Sunday’s Washington Post is marking the Fourth of July by metaphorically miniaturizing the Statue of Liberty to a tiny, hypocritical figurine that sits on a fingertip. The author of this flaming bag of rhetorical feces is Philip Kennicott, the Post‘s perenially dyspeptic art and architecture critic.
The headline is “Lady Liberty’s shrinking appeal.” Kennicott’s theme is obvious, that Donald Trump and the Republicans ruined the pro-immigrant spirit of the monument: “The noble sentiments of the poem by Emma Lazarus — ‘give me your tired, your poor, your huddled masses yearning to breathe free’ — were all but effaced in the past four years of strident and often violent anti-immigrant sentiment.”
Maybe it’s time to admit that the Statue of Liberty has never quite measured up https://t.co/EnVV999dnm
— Philip Kennicott (@PhilipKennicott) July 3, 2021
Kennicott wrote Lady Liberty is gauche: “compared with other icons of national identity, it is ambiguous and ambivalent. As familiar to some Americans as the flag, the statue is just as meaningless or foreign to others, a sign without significance, or worse, a symbol of hypocrisy or unfulfilled promises.”
He made a beeline for Lonnie Bunch, founding director of the National Museum of African American History and Culture, to insist the blacks had no affection for this statue. “The new immigrants were often seen as better than Black Americans,” Bunch said.
Then he continued:
The ironies and blind spots pile up. Liberty was depicted as a woman, at a time when women didn’t have the right to vote. In 1882, the United States passed the nakedly racist Chinese Exclusion Act; a year later, construction of the base of the statue began with Chinese laborers among the workforce. The idea of the statue was associated with the 100th anniversary of the revolution that brought American independence. But Bartholdi created a sedate, classicizing and mostly sexless figure, not the radical revolutionary icon of liberty known in France as Marianne (the bare-chested woman seen in Delacroix’s 1830 painting, “Liberty Leading the People).”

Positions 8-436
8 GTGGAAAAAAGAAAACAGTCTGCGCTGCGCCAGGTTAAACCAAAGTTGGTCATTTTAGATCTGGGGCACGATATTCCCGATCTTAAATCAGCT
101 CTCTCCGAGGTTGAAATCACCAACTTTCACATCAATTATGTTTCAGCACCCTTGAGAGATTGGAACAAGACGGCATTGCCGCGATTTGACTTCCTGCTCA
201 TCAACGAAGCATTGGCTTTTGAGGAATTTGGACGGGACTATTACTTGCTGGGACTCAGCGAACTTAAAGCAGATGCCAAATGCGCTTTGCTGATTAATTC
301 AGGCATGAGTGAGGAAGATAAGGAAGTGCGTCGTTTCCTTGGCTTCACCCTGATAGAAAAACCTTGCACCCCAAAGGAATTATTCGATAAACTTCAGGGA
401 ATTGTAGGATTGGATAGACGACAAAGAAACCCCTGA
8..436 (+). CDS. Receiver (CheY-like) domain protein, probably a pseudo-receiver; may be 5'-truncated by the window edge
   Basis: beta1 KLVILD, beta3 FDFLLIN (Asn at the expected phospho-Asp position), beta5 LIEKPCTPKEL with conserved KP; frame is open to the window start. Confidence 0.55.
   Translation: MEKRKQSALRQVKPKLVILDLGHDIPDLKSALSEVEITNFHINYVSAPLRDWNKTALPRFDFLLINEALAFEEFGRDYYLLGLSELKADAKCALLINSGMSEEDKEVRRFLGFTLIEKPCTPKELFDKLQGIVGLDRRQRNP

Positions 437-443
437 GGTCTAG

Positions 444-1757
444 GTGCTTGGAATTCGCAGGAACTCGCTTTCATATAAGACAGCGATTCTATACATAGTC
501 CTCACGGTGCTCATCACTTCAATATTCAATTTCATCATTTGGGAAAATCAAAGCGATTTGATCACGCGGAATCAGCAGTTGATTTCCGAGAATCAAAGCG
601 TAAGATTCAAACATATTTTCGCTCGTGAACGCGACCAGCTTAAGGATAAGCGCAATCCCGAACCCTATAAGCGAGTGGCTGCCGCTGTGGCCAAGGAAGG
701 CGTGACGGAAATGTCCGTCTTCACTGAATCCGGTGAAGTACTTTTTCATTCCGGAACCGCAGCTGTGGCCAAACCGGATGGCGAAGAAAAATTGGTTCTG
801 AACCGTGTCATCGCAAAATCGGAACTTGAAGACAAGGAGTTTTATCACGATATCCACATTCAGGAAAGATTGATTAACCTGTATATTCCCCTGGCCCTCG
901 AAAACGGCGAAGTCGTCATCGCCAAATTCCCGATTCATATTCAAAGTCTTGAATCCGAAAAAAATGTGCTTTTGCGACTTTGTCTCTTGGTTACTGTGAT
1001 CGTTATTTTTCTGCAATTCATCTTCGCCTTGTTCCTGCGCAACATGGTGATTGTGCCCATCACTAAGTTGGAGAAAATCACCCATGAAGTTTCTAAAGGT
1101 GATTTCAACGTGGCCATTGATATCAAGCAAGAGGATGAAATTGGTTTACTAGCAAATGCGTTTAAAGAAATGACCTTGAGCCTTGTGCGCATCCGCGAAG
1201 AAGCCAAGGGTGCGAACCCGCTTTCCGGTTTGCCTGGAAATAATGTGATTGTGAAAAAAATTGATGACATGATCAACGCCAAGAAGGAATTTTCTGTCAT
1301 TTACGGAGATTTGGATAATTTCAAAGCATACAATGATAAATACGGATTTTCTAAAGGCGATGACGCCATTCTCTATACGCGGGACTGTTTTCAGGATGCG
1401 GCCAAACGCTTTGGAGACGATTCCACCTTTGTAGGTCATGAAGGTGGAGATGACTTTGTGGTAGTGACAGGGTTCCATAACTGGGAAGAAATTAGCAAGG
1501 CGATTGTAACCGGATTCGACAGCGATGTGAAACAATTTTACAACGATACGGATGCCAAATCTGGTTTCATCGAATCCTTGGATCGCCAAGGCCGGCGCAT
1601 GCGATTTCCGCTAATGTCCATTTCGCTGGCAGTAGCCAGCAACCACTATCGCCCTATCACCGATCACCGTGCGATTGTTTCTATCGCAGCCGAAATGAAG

I remember yet another moment of dissonance, from the day in 1986 when Reagan celebrated the renovation of the statue with a bland speech about liberty, complete with bombastic music and a relighting spectacle. Only days before, the Supreme Court had issued its decision in a case called Bowers v. Hardwick, which held that states could criminalize same-sex activity without violating the Constitution.
I remember thinking, at the time, that a statue that held little meaning to me was suddenly meaningful in a very particular way: I could reject it. “This is your symbol, not mine,” I said, repeating if not the exact words at least sentiments similar to those others had no doubt felt since the beginning of the republic.
And yet journalists are shocked when Americans have little affection for journalists or their bosses as their leftist propaganda outlets struggle financially — well, those without Jeff Bezos. “This is your struggle, not mine,” we could say. “You’re hypocrites with unfulfilled promises.”
Kennicott concluded by proclaiming he last viewed Lady Liberty from a pier in the city, so he could report “The statue never seemed so small.” This man has a real problem with America. Last August, Scott Whitlock reported how he mocked a memorial for Eisenhower during the time of coronavirus, describing America as “a pathetic object, mocked and pitied around the world, unable to keep its people safe from a virus that other countries have contained.”
He previously mocked the “abject failure of America.” (Because our libraries are not aesthetically pleasing?) He dismissed Mount Rushmore as “colossal kitsch,” nothing more than a “populist spectacle.” In May 2020, the Post writer sneered that America is “desperately sick.”
Democracy has died in darkness inside this man’s soul.